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Survey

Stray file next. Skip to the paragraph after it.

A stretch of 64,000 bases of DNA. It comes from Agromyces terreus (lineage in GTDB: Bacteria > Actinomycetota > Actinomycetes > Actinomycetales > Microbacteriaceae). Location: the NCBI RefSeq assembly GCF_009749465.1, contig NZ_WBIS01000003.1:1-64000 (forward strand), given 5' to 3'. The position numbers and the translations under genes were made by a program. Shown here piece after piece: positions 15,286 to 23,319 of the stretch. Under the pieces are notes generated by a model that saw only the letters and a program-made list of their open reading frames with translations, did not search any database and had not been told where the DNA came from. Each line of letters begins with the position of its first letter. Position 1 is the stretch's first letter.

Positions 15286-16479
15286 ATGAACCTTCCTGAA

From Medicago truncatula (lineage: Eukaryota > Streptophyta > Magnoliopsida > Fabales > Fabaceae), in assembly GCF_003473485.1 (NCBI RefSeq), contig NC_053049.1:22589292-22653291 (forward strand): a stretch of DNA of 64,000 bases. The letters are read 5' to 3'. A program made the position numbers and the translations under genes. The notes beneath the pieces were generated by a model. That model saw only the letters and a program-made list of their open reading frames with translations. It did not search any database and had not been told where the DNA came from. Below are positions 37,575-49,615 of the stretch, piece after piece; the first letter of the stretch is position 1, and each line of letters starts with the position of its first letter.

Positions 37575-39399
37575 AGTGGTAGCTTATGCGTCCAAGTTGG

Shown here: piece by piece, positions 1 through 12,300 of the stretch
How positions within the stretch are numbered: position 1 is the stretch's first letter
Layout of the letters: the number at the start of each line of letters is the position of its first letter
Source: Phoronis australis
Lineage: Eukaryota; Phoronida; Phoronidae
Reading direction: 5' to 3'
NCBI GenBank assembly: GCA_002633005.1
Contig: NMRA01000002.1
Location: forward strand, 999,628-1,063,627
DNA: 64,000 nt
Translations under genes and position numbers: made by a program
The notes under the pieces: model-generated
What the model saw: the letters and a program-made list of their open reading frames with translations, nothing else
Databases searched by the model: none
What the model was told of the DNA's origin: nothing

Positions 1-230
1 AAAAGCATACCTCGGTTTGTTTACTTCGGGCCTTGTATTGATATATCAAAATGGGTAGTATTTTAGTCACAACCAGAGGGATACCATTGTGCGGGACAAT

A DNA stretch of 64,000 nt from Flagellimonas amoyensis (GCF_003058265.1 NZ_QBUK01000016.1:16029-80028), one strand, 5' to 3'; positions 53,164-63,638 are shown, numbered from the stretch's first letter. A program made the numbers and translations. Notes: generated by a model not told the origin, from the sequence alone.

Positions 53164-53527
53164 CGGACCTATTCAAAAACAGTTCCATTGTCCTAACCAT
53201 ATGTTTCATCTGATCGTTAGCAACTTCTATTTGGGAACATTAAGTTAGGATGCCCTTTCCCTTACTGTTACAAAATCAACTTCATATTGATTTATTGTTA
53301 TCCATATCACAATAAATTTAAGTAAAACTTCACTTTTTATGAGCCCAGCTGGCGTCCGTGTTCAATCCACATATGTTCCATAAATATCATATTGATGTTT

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Problem 3, Page 100 Show that if A is closed in X and B is closed in Y , then A × B is closed in X × Y . Proof: Since A, B are closed in X, Y respectively, X − A, Y − B are open in X, Y respectively. Then (X − A) × Y , X × (Y − B) are open in X × Y . We have X × Y − A × B = (X − A) × Y ∪ X × (Y − B) are open. Thus A × B is closed in X ×Y. Problem 6, Page 101 Let A, B and Aα denote subsets of a space X. Prove following: (a) If A ⊂ B, then A ⊂ B. (b) A ∪ B = A ∪ B S S (c) Aα ⊃ Aα . Proof: (a) Since A ⊂ B and B ⊂ B, we have A ⊂ B. Since B is closed and A is the smallest closed set containing A, we have A ⊂ B. (b)Since A ⊂ A and B ⊂ B, we have A ∪ B ⊂ A ∪ B. Thus A ∪ B ⊂ A ∪ B. Since A ⊂ A ∪ B, A ⊂ B ⊂ A ∪ B. Therefore, S A ∪ B. Similarly, S S A∪B ⊂A S∪ B. S A ⊂ A . Thus ASα ⊂ S Aα . (c)Since Aα ⊂ Aα and Aα is closed, we have αS α S S Example: let Ai = {1/i}, then Ai = Ai and Ai = Ai . But Ai = Ai {0}. The equality fails in this case. Problem 10, Page 101 Show that every order topology is Hausdorff. Proof: Suppose X is a space with order topology. Let a 6= b ∈ X. Without loss of generality, we assume a < b. 1 If there is no c, such that a < c < b. Take A = {x ∈ X | x < b} and B = {y ∈ X | y > a}. By the definition of order topology, A, B are open in X. It is easy to see A ∩ B = ∅. 2 If there is c such that a < c < b. Take A = {x ∈ X | x < c} and B = {y ∈ X | y > c}. By the definition of order topology, A, B are open in X. It is easy to see A ∩ B = ∅. Above all, X is a Hausdorff space. Problem 11, Page 101 Show that the product of two Hausdorff space is a Hausdorff space. Proof: Let X, Y be two Haudorff topological space and X × Y be the product space. Suppose (x1 , y1 ), (x2 , y2 ) are two different points in X × Y . Then x1 6= x2 or y1 6= y2 . Without loss of generality, assume x1 6= x2 . Then since X is a Hausdorff space, we can choose two open sets V1 , V2 ⊂ X, such that x1 ∈ V1 , x2 ∈ V2 1 2 and V1 ∩ V2 = ∅. Choose any two open sets U1 , U2 ⊂ Y , such that y1 ∈ U1 and y2 ∈ U2 . Then we have (x1 , y1 ) ∈ V1 × U1 and (x2 , y2 ) ∈ V2 × U2 . Moreover, V1 × U1 ∩ V2 × U2 = (V1 ∩ V2 ) × (U1 ∩ U2 ) = ∅. Thus for any two distinct points in X × Y , we can find two disjoint open sets containing two points respectively. Thus X × Y is Hausdorff. Problem 17, Page 101 Consider the lower limit topology on R and the topology given √ by the basis C √ of Exercise 8 of § 13. Determine the closures of the intervals A = (0, 2) and B = ( 2, 3) in this two topologies. Proof: Case 1: Lower limit topology. For any open set U containing 0, there is a ² such that [0, √ ²) ⊂ U by the√definition of Lower limit topology. √Then we have ∅ 6= [0, ²) ∩ (0, 2) ⊂ U ∩ (0, 2).√ Thus S Since (−∞, 0) = [−n, 0), 0 ∈ A. We have that √ [0, 2) ⊂ A. √ √n ∈ N and [ 2, ∞) are open, R − √ [0, 2) = (−∞, 0) ∪ [ 2, ∞) is open. Thus [0, 2) is closed. Above all,we have [0, 2) = A. √ Use the exactly same discussion as above, we have B = [ 2, 3). Case 2: C−basis topology. For any open set U containing 0, there is a ² ∈ Q such that√[0, ²) ⊂ U by√the definition of C−basis topology. Then we have √ ∅ 6= [0, ²) ∩ (0, 2) ⊂ U ∩ (0, 2). Thus 0 ∈ A. For any open set U containing 2, there is an interval [a, b) ⊂ U √ containing 2 where √ a, b ∈ Q by the√ definition of √ C−basis topology. Then we have ∅ 6 = [a, b) ∩ (0, 2) ⊂ U ∩ (0, 2). Thus 2√ ∈ A. Above all, we have √ S S N and ( 2, ∞) = [an , ∞) [0, 2] ⊂ B. Since (−∞, 0)√= (−n, 0), n ∈ √ √ are open where {an } ⊂ Q and an → 2, we√have [0, 2] is closed. Thus A = [0, 2]. For √ any open set U containing 2, there is an interval [a, b) ⊂ U containing 2 where √ a, b ∈ Q by√the definition √ of C−basis topology. √ Then we have ∅ 6= [a, b) ∩ ( 2, 3) ⊂ U ∩ ( 2, 3). Thus 2 ∈ A. Therefore, [ 2, 3) ⊂ B. √ Since [3, ∞) √ S and (−∞, 2) = (−∞, a ) are open, where {a } ⊂ Q and a → 2, we have n n √ √ n [ 2, 3) is closed. Thus [ 2, 3) = B. Problem 18, Page 101 Determine the closures of the following subsets of the ordered square: A = {(1/n) × 0 | n ∈ Z+ } B = {(1 − 1/n) × (1/2) | n ∈ Z+ } C = {x × 0 | 0 < x < 1} D = {x × (1/2) | 0 < x < 1} E = {(1/2) × y | 0 < y < 1} Proof: A = A ∪ {0 × 1} B = B ∪ {1 × 0} 3 C = C ∪ [0, 1) × 1 D = D ∪ (0, 1] × 0 ∪ [0, 1) × 1 E = E ∪ {1/2 × 0, 1/2 × 1} Problem 1, Page 111 Prove that for functions f : R → R, the ² − δ definition of the continuity implies the open set definition. Proof: We need to show that if f is continuous in sense of ² − δ definition, then it is continuous in sense of the open set definition. If f is continuous in sense of ² − δ definition, then we have for any point x ∈ R and δ > 0, there is an ² > 0 such that for any y ∈ (x−², x+²) f (y) ∈ (f (x)−δ, f (x)+δ), i.e. (x − ², x + ²) ⊂ f −1 ((f (x) − δ, f (x) + δ)). Now we need to show that for any open set U ⊂ R, f −1 (U ) is open in R. Since U is open, for any f (x) ∈ U we have an δx such that (f (x) − δx , f (x) + δx ) ⊂ U . Since f is continuous in sense of ² − δ definition, we have that there is an ²x such that (x − ²x , x + ²x ) ⊂ f −1 (U ). Therefore, by exercise 1 in homework 1, we have f −1 (U ) is open. Thus f is continuous in sense of the open set definition. Problem 2, Page 111 Suppose that f : X → Y is continuous. If x is a limit point of the subset A of X, is it necessarily true that f (x) is a limit point of f (A). Proof: No. Let X = (0, 1] ⊂ R with usual topology. And Y = {0, 1} discrete topology. Let f (x) = 0 for all x. Then f (0) = 0 but f (0) is not the limit point of f ((0, 1]). Problem 8, Page 111 Let Y be an ordered set in the order topology. Let f, g : X → Y be continuous. (a)Show that the set {x | f (x) ≤ g(x)} is closed in X. (b)Let h : X → Y be the function h(x) = min{f (x), g(x)}. Show that h is continuous. Proof: a) We prove that {x : f (x) > g(x)} = X − {x : f (x) ≤ g(x)} is open in X. Given x0 ∈ {x : f (x) > g(x)} 1) If {y : f (x0 ) > y > g(x0 )} is not empty, then choose y0 ∈ {y : f (x0 ) > y > g(x0 )}. Thus, the set U1 = f −1 ((y0 , ∞)) ∩ g −1 ((−∞, y0 )) contains x0 . Since f and g are both continuous. U1 is opn in X. For ∀x ∈ U , we have f (x) > y0 > g(x). So U1 ⊂ {x : f (x) > g(x)} 2) If {y : f (x0 > y > g(x0 ))} is empty. 4 Set U2 = f −1 ((g(x0 ), ∞)) ∩ g −1 ((−∞, f (x0 ))). So U2 is an open set in X, containing x0 . For ∀x ∈ U2 , f (x) > g(x0 ) and g(x) < f (x0 ). Since {y : f (x0 ) > y > g(x0 )} is empty, we have f (x) ≥ f (x0 ). It follows f (x) > g(x). So x ∈ {x : f (x) > g(x)}. Therefore, {x | f (x) > g(x)} is open in X. So x | f (x) ≤ g(x) is closed in X. b) Set X1 = {x | f (x) ≥ g(x)}, X2 = {x | f (x) ≤ g(x)}. So X = X1 ∪ X2 . By the conclusion of Part a, we have both X1 and X2 are closed. Moreover, h|X1 = g(x) and h|X2 = f (x), both of which are continuous. Additionally, X1 ∩ X2 = {x | f (x) = g(x)}, so h|X1 ∩X2 = g|X1 ∩X2 . By pasting Lemma, h is continuous. Problem 10, Page 111 Let f : A → B and g : C → D be continuous functions. Let us define a map f × g : A × B → C × D by equation: (f × g)(a × c) = f (a) × g(c) Show that f × g is continuous. Proof:Given U × V ⊂ B × D, where U is open in B and V is open in D. Then (f × g)−1 (U × V ) = {(a, c) ∈ A × C | f (a) ∈ U and g(c) ∈ V }. That is, (f × g)−1 (U × V ) = {(a, c) ∈ A × C | a ∈ f −1 (U ) and c ∈ g −1 (V )}. So (f × g)−1 (U × V ) = f −1 (U ) × g −1 (V ). Since both f and g are continuous, we have f −1 (U ) and g −1 (V ) are both open. So f −1 (U ) × g −1 (V ) are open in A × C. So f × g is continuous. Problem 12, Page 111 Let F : R × R → R be defined by the equation ( xy/(x2 + y 2 ), x × y = 6 0 × 0, F (x × y) = 0, x × y = 0 × 0. (a)Show that F is continuous in each variable separately. (b)Compute the function g : R → R defined by g(x) = F (x × y). (c) Show that F is not continuous. Proof: a) Fix y0 ∈ R. Prove that F (x, y0 ) as a map from R → R is continuous. • If y0 = 0 then F (x, y0 ) = 0 for ∀x ∈ R. So F (x, y0 ) is continuous. 0 • If y0 6= 0, then F (x, y0 ) = x2xy for ∀x ∈ R. Since xy0 and x2 + y02 +y02 0 are both continuous in R, we have F (x, y0 ) = x2xy is continuous. +y02 Similarly, if fix x0 ∈ R. F (x0 , y) as a map from R to R is continuous as well. Therefore, F is continuous in each variable separately. 5 b) As y = x ( g(x) = F (x, y) = 1 2 0 x 6= 0 x = 0. c) By the part b, we have along line x = y, F (x, y) is not continuous at (0, 0). So F (x, y) is not continuous at (0, 0).